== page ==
My older son is 6 and we are somewhere between kindergarten and 1st grade in his work. He is very easily distracted and needs my full attention for at least a portion of school time or I lose him completely. My daughter is 4 and only attends Morning Time, and then she is free to play independently or stay near us and do crafts at the table. My husband works full-time out of the home from about 7:30am-5pm each weekday. I don’t have a maid or chef, so keeping my home in order while feeding all of these people must also be a part of my routine or things go downhill quickly.

Here are a few tips that have worked for us:

Processed with VSCO with a2 presetSchedule your day around baby’s naps

I work really hard to get my babies on a consistent nap routine after those newborn months. Once you have established a nap rhythm for your baby, you can schedule the rest of your daily tasks around it. Even if you don’t have a time set for naps, you can still plan to save certain tasks for the time slot when baby is napping. In an ideal world, we would be able to squeeze all of our schooling in while the baby is asleep. Since that isn’t always possible, I look at our schedule and decide which parts of school are the top priority to be distraction-free. For us, that is Morning Time and our handwriting lesson.

Have everything prepared before you put the baby down for their nap so you can utilize every minute of undistracted time with your older child. For us that means 15 minutes before his nap I have the kids clean up any messes in the main area of the house, clear the table where we do school, and get their snack and water. As soon as I lay the baby down I can jump right in to our lessons. You can see how this plays out in my detailed schedule below.

Processed with VSCO with a6 presetPlan to be home more

This has been key to maintain peace in this season of our lives. Before Huck arrived I counted on mornings for chores and school and afternoons for adventuring, errands, or playdates. Now, I have to spread out school activities and household tasks throughout the entire day, depending on when the baby is content or napping. I find that I lose control of my home and our schooling gets pushed to the back burner on the weeks that I plan too many outside activities. For now, since my son is so young, I am not too concerned with checking all the academic boxes each day. Play and being outside take priority at this age, but I can imagine as we enter more formal schooling that making the choice to stay home more will be the key to peaceful and productive days.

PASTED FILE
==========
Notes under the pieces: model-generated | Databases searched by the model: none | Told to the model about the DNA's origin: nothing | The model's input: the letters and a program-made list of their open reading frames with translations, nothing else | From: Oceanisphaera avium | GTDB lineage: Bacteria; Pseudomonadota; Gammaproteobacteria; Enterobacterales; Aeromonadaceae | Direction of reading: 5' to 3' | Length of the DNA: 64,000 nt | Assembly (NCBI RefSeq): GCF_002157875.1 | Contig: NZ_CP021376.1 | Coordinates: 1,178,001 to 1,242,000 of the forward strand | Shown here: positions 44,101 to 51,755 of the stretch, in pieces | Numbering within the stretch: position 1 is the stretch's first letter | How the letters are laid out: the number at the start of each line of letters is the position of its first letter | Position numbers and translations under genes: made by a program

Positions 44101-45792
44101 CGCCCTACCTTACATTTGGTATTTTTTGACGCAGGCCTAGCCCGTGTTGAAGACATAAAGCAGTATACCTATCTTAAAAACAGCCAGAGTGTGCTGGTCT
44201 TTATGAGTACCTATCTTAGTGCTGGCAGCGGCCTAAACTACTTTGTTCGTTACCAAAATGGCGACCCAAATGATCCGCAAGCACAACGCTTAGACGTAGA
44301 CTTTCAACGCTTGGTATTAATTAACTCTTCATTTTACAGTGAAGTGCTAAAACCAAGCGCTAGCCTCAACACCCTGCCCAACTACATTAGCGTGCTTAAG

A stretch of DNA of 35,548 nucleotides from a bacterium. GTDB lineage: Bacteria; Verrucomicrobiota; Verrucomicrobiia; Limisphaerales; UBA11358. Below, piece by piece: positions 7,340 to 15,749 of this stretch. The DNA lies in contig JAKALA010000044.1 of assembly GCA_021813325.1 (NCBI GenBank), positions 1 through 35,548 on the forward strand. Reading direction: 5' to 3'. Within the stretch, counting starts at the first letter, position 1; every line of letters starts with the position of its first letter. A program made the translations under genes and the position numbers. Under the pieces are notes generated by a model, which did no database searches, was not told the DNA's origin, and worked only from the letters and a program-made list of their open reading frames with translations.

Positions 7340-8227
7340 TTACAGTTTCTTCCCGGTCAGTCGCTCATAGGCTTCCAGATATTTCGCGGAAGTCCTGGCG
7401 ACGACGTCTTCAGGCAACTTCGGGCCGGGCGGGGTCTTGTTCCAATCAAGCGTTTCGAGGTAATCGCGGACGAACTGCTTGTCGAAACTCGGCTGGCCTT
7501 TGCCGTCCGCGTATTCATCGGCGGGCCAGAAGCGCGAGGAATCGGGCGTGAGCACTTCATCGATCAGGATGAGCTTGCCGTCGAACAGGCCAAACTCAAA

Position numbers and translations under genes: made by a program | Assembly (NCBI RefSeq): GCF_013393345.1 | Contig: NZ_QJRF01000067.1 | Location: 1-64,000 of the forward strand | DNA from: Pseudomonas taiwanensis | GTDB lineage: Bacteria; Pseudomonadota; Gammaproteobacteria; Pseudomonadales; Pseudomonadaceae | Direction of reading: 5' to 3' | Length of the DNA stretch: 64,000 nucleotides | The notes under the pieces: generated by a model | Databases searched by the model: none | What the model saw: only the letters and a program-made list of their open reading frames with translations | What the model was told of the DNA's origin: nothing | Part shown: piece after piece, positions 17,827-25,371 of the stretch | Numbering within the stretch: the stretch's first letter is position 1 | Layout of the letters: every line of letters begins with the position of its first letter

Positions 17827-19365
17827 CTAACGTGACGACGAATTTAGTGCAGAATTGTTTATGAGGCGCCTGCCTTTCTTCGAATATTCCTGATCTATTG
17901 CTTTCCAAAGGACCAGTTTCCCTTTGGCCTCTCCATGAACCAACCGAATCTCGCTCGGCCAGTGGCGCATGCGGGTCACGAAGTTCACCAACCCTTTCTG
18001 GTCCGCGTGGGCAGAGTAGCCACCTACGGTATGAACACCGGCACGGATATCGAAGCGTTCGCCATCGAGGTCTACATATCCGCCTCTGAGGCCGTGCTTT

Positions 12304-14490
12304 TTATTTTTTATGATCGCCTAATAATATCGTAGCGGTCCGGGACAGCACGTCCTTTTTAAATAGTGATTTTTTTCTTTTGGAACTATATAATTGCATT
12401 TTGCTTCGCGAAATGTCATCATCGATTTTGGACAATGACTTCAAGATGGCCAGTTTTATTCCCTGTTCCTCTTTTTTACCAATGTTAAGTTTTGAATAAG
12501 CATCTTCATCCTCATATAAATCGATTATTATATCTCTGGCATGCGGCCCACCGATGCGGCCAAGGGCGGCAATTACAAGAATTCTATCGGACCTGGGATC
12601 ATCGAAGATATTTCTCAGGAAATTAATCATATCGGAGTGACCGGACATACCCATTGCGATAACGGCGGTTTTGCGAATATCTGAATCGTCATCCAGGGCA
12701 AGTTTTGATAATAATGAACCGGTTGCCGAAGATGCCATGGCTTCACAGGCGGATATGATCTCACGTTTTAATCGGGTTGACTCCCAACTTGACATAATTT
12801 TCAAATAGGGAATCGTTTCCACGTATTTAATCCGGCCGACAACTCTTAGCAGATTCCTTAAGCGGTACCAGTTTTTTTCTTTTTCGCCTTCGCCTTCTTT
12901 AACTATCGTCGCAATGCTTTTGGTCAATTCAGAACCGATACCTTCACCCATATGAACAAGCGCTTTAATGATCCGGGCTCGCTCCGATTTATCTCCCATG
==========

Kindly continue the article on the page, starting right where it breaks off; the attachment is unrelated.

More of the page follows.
Processed with VSCO with  presetTrain your older children to help

As much as I try to do our structured activities when the baby is napping, it doesn’t always pan out that way. If I am working with my son and the baby is awake, my four year-old knows how to keep him entertained and safe. While always in my eyes’ sight and a few steps away, I can count on her to occupy him for a short time while I wrap up a lesson. We teach our children that as a family, we all have a responsibility to help and serve one another. Sometimes that looks like getting a diaper for mama or watching out that the baby doesn’t eat something too small that was dropped on the floor. I try not to count on this for too long or too often as they are still so young and easily distracted from their task, but it can usually buy me a few minutes.

It has been trial and error for sure, and while no two days are the same, we have arrived (for now) in a rhythm that is working for us! Here is what a day typically looks like when we stay home:

Our Daily Rhythm

5:30-7am

I wake up, enjoy some coffee and silence and spend time reading, praying, and preparing my heart for the day. The kids start waking up between 6:30-7 and I snuggle them and change and nurse the baby.

7-8:45am

I make breakfast and pack my husband’s lunch. He is usually walking out the door around 7:30. During this time the kids and baby are playing in the living room which I can see from the kitchen. While everyone eats, I spend this time starting laundry, doing dishes, preparing any last minute things for school activities, and getting myself ready for the day. When the kids are done eating, they clear the table and play until I tell them it’s time for “quick tidy.” Sometimes I can do these things while the baby is in the highchair and other times I tote him around with me.

8:45-9am

I call the kids together for “quick tidy” which simply means they need to get dressed and clean up the main living area and table from any messes they made during the morning. Then they get themselves a snack and water and go to the table for Morning Time. I keep homemade trail mix in the bottom of the cupboard and bowls and cups within their reach. This is always their morning time snack because it has lots of small pieces and keeps little hands busy while I read! Having the same snack every morning also eliminates requests and whining for something else. While they are getting set up for Morning Time I put the baby down for his nap.